Dreams…….who doesn’t love talking about them! While most of us vividly express our desires, aspirations and ambitions through our dreams, this little girl from Mumbai has only one simple wish to make. But would it always remain a distant dream?

मैं नहीं चाहती

मैं नहीं चाहती, कि कोई बच्चा

रेलगाड़ी का फ़र्श साफ़ करे

नट की रस्सी पर झूलता नज़र आये

जिस्म को गोदने का फ़न सिखाये

शेर के मुंह में हाथ डाले

तपते पट्टों की ईंटों को ढोये,

होटलों और शराबखानों में

अपने दामन से मेज़ साफ़ करे.

सांप को रखकर एक पिटारे में

रास्तों पर भीख भी मांगे,

नाच-गाने सुनकर सबको खुश करे

बूट-पॉलिश में खूब माहिर हो,

माँ के आँचल से दूर हो जाए

बाप के साथ काम पर जाए.

मैं तो सिर्फ़ इतना चाहती हूँ

कि हर बच्चा

बचपन में सिर्फ़ बच्चा हो

ना कोई काम करे, बस आगे बढ़े

मैं सिर्फ़ ये चाहती हूँ कि

सब बच्चे बहुत ज़्यादा पढ़ें

और खूब आगे बढें….

                                                                                                 —फ़िरदौस बानो रफ़ीक शाह  

Excerpts from a book on menstruation experiences by girls

Myths about menstruation are a part of the larger patriarchal structure of control over girls and women. While restrictions on girls during menstruation cut across class and culture around the world, the custom of untouchability practiced against menstruating girls and women is unique to India. Girls and women between the ages of 10-50 years, face untouchability from their own family members during menstruation.
In this book, we have documented girls’ stories of menstruation in their own voices.Puberty, Poverty and Gender

“ This is my cousin sister’s story, of when she got her periods…That day, she had felt a strong pain in her stomach, and when she started bleeding, she didn’t know what it was. She got very scared and told her teacher about it. Her teacher asked her to go home and sent a friend along with her to reach her home.
Once she got home, a difficult time began for her. Instead of placating her fear or showing her any love or even explaining to her about what had happened, her mother kept my sister alone in one room. She had to stay there, alone, for the next six days. On the following day, a pooja was arranged for her and she was given sarees by all the married women in the family. It is true that she was given a lot of good food and other things during those days…but anyone passing by her room would taunt her and harass her…she felt terrible during those days, that is what she told me…”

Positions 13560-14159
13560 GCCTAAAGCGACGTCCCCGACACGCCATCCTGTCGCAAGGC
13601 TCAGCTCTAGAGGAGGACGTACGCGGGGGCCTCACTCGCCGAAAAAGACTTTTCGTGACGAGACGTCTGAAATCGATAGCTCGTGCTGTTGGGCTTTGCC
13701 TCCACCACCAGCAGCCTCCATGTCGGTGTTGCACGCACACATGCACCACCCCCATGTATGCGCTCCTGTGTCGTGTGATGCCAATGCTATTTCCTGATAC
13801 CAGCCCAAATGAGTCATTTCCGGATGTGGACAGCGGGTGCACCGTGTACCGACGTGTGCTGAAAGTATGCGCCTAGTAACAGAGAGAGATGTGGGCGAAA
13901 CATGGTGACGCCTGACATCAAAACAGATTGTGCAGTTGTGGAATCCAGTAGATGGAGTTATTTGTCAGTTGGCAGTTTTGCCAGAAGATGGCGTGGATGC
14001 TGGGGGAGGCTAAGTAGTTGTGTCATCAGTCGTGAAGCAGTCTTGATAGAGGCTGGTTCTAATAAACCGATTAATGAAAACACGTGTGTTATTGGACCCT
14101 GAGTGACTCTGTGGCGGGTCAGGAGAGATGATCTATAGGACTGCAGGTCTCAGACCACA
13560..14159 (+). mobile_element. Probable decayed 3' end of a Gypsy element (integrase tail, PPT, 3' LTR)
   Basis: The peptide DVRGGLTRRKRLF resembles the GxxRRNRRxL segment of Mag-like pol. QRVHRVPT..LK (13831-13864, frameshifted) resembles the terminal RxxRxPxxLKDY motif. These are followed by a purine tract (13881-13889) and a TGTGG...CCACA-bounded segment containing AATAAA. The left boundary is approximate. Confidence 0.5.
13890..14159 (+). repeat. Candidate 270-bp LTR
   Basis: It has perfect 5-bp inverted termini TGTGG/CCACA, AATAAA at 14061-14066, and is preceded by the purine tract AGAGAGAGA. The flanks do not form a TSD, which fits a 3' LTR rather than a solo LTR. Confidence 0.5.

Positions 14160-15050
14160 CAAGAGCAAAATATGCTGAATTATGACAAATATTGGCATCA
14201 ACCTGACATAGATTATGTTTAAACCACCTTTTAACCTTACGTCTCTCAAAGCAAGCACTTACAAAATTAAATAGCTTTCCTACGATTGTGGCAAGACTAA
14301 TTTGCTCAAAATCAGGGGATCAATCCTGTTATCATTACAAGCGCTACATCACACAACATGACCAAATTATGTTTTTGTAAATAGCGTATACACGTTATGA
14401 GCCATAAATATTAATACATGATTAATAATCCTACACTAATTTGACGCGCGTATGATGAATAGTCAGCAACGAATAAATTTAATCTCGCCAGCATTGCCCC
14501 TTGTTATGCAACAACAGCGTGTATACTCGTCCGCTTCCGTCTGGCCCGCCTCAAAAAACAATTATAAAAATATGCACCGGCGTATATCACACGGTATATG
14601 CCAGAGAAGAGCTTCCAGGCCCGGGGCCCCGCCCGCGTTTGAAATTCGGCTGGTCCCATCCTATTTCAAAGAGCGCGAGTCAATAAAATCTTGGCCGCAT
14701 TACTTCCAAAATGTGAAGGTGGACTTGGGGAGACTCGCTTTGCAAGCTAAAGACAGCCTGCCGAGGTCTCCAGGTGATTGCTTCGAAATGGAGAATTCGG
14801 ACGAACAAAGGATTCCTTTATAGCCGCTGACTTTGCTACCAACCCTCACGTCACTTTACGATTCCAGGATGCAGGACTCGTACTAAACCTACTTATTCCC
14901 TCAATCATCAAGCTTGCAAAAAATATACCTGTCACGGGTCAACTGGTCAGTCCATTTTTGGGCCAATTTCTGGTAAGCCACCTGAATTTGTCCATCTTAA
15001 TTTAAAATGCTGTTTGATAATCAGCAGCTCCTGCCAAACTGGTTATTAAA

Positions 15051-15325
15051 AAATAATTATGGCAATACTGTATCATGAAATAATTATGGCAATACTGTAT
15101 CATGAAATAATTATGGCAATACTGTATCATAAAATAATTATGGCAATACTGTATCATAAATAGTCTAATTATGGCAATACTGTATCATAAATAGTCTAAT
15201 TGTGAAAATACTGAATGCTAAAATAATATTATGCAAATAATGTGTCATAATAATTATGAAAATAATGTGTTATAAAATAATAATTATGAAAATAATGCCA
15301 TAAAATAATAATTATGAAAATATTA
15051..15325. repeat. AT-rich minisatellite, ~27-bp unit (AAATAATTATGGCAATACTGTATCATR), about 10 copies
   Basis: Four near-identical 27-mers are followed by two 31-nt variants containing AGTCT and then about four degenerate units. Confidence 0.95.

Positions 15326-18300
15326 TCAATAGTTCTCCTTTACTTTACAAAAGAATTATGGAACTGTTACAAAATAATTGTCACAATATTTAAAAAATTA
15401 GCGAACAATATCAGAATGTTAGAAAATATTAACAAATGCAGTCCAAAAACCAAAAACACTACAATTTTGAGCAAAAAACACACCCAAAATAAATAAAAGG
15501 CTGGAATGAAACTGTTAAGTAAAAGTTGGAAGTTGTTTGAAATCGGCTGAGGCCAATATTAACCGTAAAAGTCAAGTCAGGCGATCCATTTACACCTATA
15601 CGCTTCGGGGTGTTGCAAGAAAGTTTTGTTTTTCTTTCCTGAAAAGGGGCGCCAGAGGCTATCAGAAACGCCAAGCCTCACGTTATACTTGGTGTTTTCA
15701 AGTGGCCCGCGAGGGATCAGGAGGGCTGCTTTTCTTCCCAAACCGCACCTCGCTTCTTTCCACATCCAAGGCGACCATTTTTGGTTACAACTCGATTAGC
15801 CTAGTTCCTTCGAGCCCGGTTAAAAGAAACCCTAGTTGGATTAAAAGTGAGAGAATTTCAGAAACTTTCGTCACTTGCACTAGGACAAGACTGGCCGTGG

Source: ‘Puberty, Poverty and Gender- Girls speak about menstruation’ (2014)., A Vacha Publication

Book Review: Rights of Adolescent Girls in India: A Critical look at Laws and Policies. Author Saumya Uma. Published 2012, A Vacha Publication.

‘ This is a timely publication on the most neglected segment of our society, adolescent girls. perceived as a burden by parents, neglected by policy makers, subordinated by patriarchal system, adolescent girls in India hImageave to tread a tight rope walk. The author rightly avers that in India, that experiences of adolescence for girls are greatly different from that for boys…..’ Prof. Vibhuti Patel reviews the book in Indian Association of Women Studies (IAWS) Newsletter of January 20013. Click on the link for the full review:

Creative expressions of adolescent girls on peace and justice

An art workshop entitled “Creative Expressions of Adolescent Girls on Peace & Justice” was co- organised by Women’s Research and Action Group and Vacha Trust on 15th December, 2012. Please visit the link below to get more details:

Creative Expressions of Adolescent Girls on Peace & Justice

A Woman’s worst enemy.

At the start of every workshop, we begin with a session on ‘gendered understanding’, the topic of the workshop notwithstanding. The first day is invariably spent in lively discussions of gender discriminations at home and school, of unfair customs and practices that one doesn’t want to confirm to, of the television, street hoardings and schoolbooks showing women that one cannot identify with.